Is a Christian permitted to date or marry a non-Christian?
The Bible's teaching on this question is simple, clear and unequivocal: a believer may only marry another born-again believer. To do otherwise is a sin that carries potentially life-long, negative spiritual consequences and personal hardship. Paul says:
The command of scripture is that a believer not be bound together with unbelievers. The Greek word translated into bound is heterozugeo, which literally means to be yoked together in a single team.
When a farmer prepared to plow his field, he yoked two oxen together to pull the plow blade through the soil. The farmer would chose a pair of animals that were similar in size and strength so that they would pull together in unison, creating straight lines in the field. If the oxen team were imbalanced - if one ox were stronger or larger than the other - then the team couldn't pull with equal power. The oxen team would eventually go astray, leaving the straight rows and meandering off course.
So the concept Paul teaches us is that a believer must not become yoked together with someone who does not agree with the believer's perspective of God, faith, godliness and obedience to Christ. If we become bound with an unbeliever in a solemn agreement (i.e., a marriage covenant), then we are unequally yoked and likely to be pulled astray from an obedient walk with Christ.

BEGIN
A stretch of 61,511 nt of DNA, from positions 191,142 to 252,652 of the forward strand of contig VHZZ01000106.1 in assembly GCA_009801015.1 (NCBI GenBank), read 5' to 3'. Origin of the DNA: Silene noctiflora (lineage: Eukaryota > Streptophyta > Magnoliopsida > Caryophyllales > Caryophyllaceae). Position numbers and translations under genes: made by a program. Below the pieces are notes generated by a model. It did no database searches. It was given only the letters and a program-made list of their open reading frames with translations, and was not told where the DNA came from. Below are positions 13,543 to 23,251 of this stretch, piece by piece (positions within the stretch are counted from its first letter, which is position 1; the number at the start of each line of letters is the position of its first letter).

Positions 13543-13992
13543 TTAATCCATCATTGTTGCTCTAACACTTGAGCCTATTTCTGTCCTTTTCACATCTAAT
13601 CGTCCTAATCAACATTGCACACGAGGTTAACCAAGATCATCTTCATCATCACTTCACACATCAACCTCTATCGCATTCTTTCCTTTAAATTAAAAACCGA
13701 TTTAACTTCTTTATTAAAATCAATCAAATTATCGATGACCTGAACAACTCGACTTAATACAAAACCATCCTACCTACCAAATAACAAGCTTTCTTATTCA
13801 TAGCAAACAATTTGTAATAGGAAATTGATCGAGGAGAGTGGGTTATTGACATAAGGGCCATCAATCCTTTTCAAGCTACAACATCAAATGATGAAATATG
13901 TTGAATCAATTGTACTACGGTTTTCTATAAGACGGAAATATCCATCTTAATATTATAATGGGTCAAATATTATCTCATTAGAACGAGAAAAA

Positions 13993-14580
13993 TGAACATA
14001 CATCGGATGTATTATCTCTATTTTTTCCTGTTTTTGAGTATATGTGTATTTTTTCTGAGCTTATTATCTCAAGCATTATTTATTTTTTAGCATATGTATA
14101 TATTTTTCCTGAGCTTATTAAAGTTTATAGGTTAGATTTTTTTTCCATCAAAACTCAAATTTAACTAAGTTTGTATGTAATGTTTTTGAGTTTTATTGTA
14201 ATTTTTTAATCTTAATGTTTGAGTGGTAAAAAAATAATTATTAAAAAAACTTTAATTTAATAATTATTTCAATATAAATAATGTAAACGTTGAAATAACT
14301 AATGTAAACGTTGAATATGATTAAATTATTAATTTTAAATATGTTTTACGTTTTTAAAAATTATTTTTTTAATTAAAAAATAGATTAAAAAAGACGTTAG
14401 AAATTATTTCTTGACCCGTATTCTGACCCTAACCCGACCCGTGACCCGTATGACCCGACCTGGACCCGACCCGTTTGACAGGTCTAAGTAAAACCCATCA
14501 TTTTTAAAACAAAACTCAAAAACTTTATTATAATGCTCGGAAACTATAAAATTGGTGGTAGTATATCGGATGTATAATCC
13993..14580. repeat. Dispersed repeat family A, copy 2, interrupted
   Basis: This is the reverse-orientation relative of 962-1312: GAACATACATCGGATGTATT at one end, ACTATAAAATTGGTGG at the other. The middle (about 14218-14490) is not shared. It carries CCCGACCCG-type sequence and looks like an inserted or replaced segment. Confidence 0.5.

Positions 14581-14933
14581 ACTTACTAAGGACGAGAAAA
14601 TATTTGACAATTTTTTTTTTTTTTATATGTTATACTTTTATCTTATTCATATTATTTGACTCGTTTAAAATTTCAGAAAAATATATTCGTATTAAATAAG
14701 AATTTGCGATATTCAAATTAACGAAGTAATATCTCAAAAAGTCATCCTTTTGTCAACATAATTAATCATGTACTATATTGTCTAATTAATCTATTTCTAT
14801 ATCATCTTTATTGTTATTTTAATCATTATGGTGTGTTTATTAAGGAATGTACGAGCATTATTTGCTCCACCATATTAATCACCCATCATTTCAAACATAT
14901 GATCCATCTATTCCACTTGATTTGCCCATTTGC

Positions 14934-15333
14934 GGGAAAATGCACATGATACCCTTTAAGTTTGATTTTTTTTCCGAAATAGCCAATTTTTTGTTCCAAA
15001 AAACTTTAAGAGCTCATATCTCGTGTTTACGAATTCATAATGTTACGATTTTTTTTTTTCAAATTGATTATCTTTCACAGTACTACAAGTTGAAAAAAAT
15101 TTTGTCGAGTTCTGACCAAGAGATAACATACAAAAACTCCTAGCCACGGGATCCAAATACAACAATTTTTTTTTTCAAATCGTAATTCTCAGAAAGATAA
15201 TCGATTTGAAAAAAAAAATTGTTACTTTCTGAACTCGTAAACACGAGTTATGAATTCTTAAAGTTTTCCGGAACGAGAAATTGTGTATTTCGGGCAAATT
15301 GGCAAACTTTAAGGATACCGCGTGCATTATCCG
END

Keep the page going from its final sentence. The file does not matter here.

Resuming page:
Some Christians marry unbelievers thinking they will be the stronger "ox" in the relationship, pulling their unbelieving spouse into the straight and narrow path of obedience to God, but the Bible teachers that obedience is always predicated on faith in the Gospel:
Furthermore, no one can persuade or force an unbeliever to become born-again. Spiritual conversation is a change that God alone produces in the heart of an individual, and therefore marrying an unbeliever in the expectation of converting them is a foolish and presumptuous decision. Paul says:
Paul advises a believer who is married to an unbeliever that they cannot presume they will "save" their spouse. So if a believer marries an unbeliever with the expectation of converting their spouse, they commit a sin, because they openly disobey the word of God without cause to expect success. Moreover, they are signing up potentially for a life of spiritual difficulty, which carries eternal consequences.
Since the unbeliever cannot please God without faith (and the believing spouse has no expectation of changing their situation), then by necessity the unbeliever will become the stronger "ox" in the relationship. Said another way, the believer won't steer the unbeliever into godliness; the unbeliever will steer the believer away from obedience. This is why Paul quotes in 2Cor 6:16-17 from the Law in reminding the church that the Lord ordered believers to separate themselves from committed associations with unbelievers to avoid their negative influences.
In summary, a believer may not marry an unbeliever. If he or she does so, the believer is sinning, and the consequences for that sin will be lasting and potentially devastating. Marrying for love is a romantic notion, but romance and physical attraction are fleeting, while the spiritual consequences of disobedience to God's word are eternal.